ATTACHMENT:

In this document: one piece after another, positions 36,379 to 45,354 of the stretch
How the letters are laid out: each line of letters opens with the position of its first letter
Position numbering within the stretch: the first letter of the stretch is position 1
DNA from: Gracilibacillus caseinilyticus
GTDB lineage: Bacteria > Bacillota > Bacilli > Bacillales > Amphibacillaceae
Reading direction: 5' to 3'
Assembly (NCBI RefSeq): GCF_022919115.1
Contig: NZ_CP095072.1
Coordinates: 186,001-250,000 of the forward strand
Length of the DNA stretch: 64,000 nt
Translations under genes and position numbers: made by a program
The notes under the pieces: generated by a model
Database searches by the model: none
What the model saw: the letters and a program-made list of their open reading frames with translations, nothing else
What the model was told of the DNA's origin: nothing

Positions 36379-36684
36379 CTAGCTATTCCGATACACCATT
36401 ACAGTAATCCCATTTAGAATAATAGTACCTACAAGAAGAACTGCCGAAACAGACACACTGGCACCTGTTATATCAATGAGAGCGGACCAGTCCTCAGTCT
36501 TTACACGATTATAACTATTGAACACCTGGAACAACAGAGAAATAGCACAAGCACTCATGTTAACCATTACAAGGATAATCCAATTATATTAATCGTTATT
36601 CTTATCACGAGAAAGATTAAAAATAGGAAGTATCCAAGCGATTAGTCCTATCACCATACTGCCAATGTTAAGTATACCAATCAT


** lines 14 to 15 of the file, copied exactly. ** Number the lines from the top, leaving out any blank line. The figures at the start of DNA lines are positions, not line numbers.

What the model saw: the letters and a program-made list of their open reading frames with translations, nothing else
What the model was told of the DNA's origin: nothing